bears the burden of proving that the statute of limitations should be
tolled. Barlett v. Miller & Schroeder Muns., Inc., 355 N.W.2d 435, 441
(Minn. App. 1984).
We review a dismissal with prejudice for an
abuse of discretion, and we see no abuse of discretion in the court’s
determination that neither of the conditions that would toll the statute of
limitations is satisfied in this case. See Minn.
Humane Soc’y v. Minn. Federated Humane Soc’ys,
611 N.W.2d 587, 590 (Minn. App. 2000) (stating standard of review for dismissal
with prejudice). Minnesota’s
long-arm statute allows Minnesota courts with
subject matter jurisdiction to exercise personal jurisdiction over a
nonresident if the nonresident committed “any act in Minnesota causing injury.” Minn. Stat. § 543.19, subd. 1(c) (2004);
see also Webber v. Michela, 633 F.2d
518, 519 (8th Cir. 1980) (holding that Minnesota
long-arm statute confers jurisdiction to fullest extent permitted under United
States Constitution). When a nonresident
is subject to personal jurisdiction based on the long-arm provisions, the “service
of process . . . may be made by personally serving the
summons upon the defendant outside” Minnesota. Minn. Stat. § 543.19, subd. 2
(2004). Because Andersen’s alleged
negligence occurred in Minnesota, he remained
subject to service of process after leaving the state to reside in Haiti, and Minnesota courts could exercise personal
jurisdiction over him. See Duresky v. Hanson, 329 N.W.2d 44, 47
n.4 (Minn. 1983) (noting that plaintiff’s
knowledge of defendant’s whereabouts does not affect analysis of whether
defendant is subject to service of process).
Mercer argues that, because Haiti is not a signatory to the Hague Convention
on the Service Abroad of Judicial and Extrajudicial Documents, Andersen was not
subject to service of process while residing in Haiti. But the convention has no bearing on Mercer’s
claim precisely because Haiti
is not a signatory. See Hague Convention on the Service Abroad of Judicial and
Extrajudicial Documents, Nov. 15, 1965, 20 U.S.T. 361, 368-69 (listing
signatories). And the convention does
not provide the sole means for effecting international service; rather, it
provides a centralized process for service between countries that are parties
to the convention. Id. at 362 (limiting treaty
to signatories); Volkswagenwerk
Aktiengesellschaft v. Schlunk, 486 U.S.
694, 698, 108 S. Ct. 2104, 2107 (1988) (discussing purposes of convention); see also Minn. R. Civ. P. 4.04(c)
(stating methods for effecting service outside United States).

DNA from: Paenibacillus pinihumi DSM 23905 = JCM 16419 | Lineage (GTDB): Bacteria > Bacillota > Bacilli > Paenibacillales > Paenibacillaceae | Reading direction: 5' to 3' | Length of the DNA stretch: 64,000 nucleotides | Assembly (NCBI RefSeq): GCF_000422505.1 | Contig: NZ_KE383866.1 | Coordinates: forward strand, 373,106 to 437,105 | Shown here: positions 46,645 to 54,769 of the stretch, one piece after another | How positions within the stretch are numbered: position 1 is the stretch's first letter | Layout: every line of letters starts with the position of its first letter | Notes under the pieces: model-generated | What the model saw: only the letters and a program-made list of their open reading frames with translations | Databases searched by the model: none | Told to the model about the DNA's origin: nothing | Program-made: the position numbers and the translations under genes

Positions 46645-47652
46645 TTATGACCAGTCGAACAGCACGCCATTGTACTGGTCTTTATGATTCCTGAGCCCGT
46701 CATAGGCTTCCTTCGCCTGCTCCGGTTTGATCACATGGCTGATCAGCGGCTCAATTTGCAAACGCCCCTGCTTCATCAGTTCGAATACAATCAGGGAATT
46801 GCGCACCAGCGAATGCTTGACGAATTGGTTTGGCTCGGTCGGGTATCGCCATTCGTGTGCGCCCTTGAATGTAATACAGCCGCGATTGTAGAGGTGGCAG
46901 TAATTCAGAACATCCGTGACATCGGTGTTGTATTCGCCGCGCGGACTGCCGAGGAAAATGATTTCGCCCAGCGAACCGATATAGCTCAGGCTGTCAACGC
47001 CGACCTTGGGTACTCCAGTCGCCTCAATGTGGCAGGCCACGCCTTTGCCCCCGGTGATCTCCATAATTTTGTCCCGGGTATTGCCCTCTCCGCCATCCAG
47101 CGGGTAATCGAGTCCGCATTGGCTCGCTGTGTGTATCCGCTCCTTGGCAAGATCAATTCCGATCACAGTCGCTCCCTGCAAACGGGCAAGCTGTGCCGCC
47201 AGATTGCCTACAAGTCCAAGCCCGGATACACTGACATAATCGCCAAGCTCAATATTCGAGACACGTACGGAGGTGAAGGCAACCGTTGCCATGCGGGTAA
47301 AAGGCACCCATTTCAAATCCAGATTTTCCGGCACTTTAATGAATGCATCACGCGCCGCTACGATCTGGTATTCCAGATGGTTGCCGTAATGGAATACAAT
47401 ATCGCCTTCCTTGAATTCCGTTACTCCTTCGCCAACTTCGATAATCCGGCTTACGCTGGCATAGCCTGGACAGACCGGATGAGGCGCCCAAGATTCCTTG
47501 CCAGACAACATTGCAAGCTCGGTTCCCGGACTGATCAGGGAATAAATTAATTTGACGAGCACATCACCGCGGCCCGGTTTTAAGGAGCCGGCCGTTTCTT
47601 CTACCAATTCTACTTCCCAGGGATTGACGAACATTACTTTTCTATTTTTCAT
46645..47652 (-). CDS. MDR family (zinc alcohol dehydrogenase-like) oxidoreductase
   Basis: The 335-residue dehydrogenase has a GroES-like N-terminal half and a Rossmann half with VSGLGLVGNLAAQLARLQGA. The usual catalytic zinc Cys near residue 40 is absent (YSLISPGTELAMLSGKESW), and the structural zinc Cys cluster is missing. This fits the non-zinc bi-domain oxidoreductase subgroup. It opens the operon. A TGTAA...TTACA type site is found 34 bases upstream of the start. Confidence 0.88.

Mercer failed to engage in a diligent search
to serve Andersen. Minnesota courts have
not specifically defined what constitutes a “diligent search” for purposes of
Minn. Stat. § 541.13, but have noted that courts should consider “all
relevant evidence,” including when, relative to the expiration of the statute
of limitations, the plaintiff commenced the search. Duresky,
329 N.W.2d at 49.
Mercer made several attempts to serve
Andersen in Minnesota
between March and May 2004. He learned
on March 23, 2004,
however, that Andersen was likely living in Haiti
as a missionary after a sheriff attempted to serve Andersen at a former place
of employment in Minnesota.
Mercer presented no evidence to the
district court that he attempted to follow up on this information. He instead continued to attempt service in Minnesota by serving the Minnesota Commissioner of
Commerce in April 2004 and by publishing notice in a Minnesota legal newspaper in May 2004. The only indication that he attempted to
contact Andersen outside Minnesota occurred
after publication, when Mercer mailed a notice of publication to Andersen at a Florida address in May
and June 2004. In support of his motion to
dismiss, Andersen presented evidence that an internet search using Andersen’s
name and “Haiti” returned
one result, which provided a link to Andersen’s employer in Haiti. The linked website stated that Andersen was
the medical director, included a picture of him, and also provided U.S.
contact information for his organization. The district court did not err by concluding
the statute of limitations was not tolled and by dismissing Mercer’s claims
against Andersen with prejudice.
When a medical-malpractice claim requires expert
testimony to establish a prima facie case, the plaintiff must satisfy the
expert-review requirements set forth in Minn. Stat. § 145.682, subd. 2